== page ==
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If the newest report from strategic global media unit, Magna Global, is of any indication, ad spending is in the middle of a transition. For years, television dominated ad dollars but now the medium finds itself struggling against digital (Internet and mobile-based) advertisement. Next year, Magna Global expects U.S. ad revenue to increase 2.7%, but it expects television-related ad revenue to drop 1.4% while digital increases 15.5%.
And Magna Global is not the only company predicting tough times for the television, ZenithOptimedia notes that television globally accounts for nearly 40% of ad spending, but that has "now peaked" and will drop to 37.4% in 2017. In the classic "ad dollars follow eyeballs" maxim, ZenithOptimedia finds that online video -- just one facet of overall digital advertisement -- will grow to 2.8% of the market from 1.9% during that period, growing its market share percentage 47%.
Generally, most companies have a fixed dollar amount, or percentage of revenue they would like to spend on marketing, and then they shift that funding to the platform that provides the best return. Companies collect data, refine, and repeat the process frequently. And while it isn't quite a zero-sum game, as one platform grows higher than total ad spend growth, that has to come from another platform.
As one of the largest digital and mobile websites, Facebook commands a lot of digital ad spend. And the company has been growing as well. Matter of fact, in its recent reported third fiscal quarter, Facebook reported an astonishing 64% increase in advertising revenue from last year's corresponding quarter by reporting $2.96 billion. Mobile represented nearly 66% of that figure, up from 49% of ad-based revenue last year's quarter.
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Another major player in the digital advertising space is Google . Although the company increased its revenue 20% in its recent reported third fiscal quarter, the company saw its average cost-per-click decrease 2% during that period. With more ad dollars flowing to digital platforms, Google investors could benefit from this shift as well.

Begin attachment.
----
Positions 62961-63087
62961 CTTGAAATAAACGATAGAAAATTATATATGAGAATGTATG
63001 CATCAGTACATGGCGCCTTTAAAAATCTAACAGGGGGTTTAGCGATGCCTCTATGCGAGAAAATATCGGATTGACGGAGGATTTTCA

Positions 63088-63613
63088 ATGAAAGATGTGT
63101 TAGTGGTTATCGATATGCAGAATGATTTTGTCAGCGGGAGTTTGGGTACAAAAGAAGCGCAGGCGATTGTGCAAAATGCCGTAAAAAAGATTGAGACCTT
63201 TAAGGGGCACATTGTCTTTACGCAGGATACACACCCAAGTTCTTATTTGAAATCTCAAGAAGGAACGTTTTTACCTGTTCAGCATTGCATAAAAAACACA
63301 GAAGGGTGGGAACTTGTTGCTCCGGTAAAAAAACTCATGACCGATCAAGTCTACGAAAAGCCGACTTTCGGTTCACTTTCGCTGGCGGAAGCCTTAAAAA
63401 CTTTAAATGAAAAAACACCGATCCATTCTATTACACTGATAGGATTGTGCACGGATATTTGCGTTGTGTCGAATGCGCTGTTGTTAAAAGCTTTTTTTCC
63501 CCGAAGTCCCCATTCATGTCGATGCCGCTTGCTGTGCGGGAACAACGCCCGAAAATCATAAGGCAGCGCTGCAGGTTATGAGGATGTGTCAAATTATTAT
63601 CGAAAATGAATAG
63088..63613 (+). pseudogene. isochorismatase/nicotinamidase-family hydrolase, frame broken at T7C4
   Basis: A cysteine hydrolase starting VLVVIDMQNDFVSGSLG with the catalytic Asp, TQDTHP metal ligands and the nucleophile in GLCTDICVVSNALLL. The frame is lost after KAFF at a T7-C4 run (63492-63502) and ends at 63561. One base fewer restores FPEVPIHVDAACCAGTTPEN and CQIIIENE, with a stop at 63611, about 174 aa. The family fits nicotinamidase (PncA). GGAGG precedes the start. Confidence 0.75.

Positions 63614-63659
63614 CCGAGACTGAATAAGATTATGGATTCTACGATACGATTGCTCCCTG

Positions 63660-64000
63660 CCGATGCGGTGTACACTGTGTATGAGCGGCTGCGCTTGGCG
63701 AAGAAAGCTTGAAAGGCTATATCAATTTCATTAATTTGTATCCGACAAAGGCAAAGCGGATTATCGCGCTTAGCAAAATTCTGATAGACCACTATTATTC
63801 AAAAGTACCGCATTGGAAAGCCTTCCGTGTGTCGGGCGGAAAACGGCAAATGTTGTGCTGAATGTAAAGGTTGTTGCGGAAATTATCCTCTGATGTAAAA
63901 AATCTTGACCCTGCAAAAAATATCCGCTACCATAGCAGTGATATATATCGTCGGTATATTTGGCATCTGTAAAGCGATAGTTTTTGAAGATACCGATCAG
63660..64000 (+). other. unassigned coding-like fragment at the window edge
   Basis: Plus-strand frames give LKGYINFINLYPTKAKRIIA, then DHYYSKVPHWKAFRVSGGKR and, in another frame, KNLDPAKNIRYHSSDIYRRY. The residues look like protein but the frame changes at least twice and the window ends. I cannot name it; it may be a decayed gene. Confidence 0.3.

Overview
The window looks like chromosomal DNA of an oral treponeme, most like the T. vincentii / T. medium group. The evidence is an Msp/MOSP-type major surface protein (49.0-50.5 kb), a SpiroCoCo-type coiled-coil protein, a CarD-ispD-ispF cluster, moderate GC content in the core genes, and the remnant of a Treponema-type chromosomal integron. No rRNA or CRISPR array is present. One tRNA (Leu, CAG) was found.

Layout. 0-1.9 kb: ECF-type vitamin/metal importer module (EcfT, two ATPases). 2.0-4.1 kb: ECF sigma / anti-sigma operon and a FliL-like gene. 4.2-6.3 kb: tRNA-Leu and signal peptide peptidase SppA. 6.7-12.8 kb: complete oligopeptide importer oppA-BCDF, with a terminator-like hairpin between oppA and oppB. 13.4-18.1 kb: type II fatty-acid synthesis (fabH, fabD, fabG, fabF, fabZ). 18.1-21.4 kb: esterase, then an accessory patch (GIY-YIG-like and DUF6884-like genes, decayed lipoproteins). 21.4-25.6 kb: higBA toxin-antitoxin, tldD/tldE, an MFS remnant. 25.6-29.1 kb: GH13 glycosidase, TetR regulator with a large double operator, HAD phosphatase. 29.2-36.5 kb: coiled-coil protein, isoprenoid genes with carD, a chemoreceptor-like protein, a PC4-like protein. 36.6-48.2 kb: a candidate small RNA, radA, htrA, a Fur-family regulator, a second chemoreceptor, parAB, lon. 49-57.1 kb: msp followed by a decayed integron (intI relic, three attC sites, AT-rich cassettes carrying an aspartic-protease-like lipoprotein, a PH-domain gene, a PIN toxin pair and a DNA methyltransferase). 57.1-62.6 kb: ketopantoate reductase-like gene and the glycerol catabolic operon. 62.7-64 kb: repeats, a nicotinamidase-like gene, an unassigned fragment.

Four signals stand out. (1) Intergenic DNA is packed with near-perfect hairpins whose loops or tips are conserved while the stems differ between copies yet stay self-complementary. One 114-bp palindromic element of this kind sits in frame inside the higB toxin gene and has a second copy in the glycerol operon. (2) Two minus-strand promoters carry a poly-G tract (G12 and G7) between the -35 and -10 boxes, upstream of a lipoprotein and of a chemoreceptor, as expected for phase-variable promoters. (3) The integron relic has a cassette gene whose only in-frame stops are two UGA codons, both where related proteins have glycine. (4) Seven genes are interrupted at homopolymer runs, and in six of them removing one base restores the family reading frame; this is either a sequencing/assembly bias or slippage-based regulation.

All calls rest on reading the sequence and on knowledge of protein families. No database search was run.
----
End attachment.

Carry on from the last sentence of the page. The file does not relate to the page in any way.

And why will my cable bill increase?
Led by Facebook and other digital sites, Magna Global expects digital media in the U.S. will surpass TV ad revenues by 2017. And here's the catch: As television ad revenue decreases (or even grows at less than the cost of content), television stations like Disney's ESPN and Time Warner's TNT and TBS will seek to pass along those excess costs to pay-TV providers who will, in turn, pass along those costs to the consumer -- after adding a profit margin, of course.
Using Disney as an example, in the recent reported 2014 fiscal year, its Media Networks division grew revenue 4% year over year. However, the bulk of that was due to an affiliate fee increase of 6% versus ad-based revenue growth of only 1%. Unfortunately for cable subscribers, affiliate fees specifically refer to the costs they receive from pay-TV providers.
In the event stations are unable to increase their share of ad-based revenue, they could ask for higher affiliate fees to cover their programming costs. In the end, while we hate those pesky commercials, they serve as an important revenue driver to keep affiliate fees lower. If ad dollars continue to defect to Facebook, cable subscribers could be stuck with the bill.
The article How Facebook and Google Might Raise Your Cable Bill originally appeared on Fool.com.
Jamal Carnette has no position in any stocks mentioned. The Motley Fool recommends Facebook and Walt Disney. The Motley Fool owns shares of Facebook and Walt Disney. Try any of our Foolish newsletter services free for 30 days. We Fools may not all hold the same opinions, but we all believe that considering a diverse range of insights makes us better investors. The Motley Fool has a disclosure policy.
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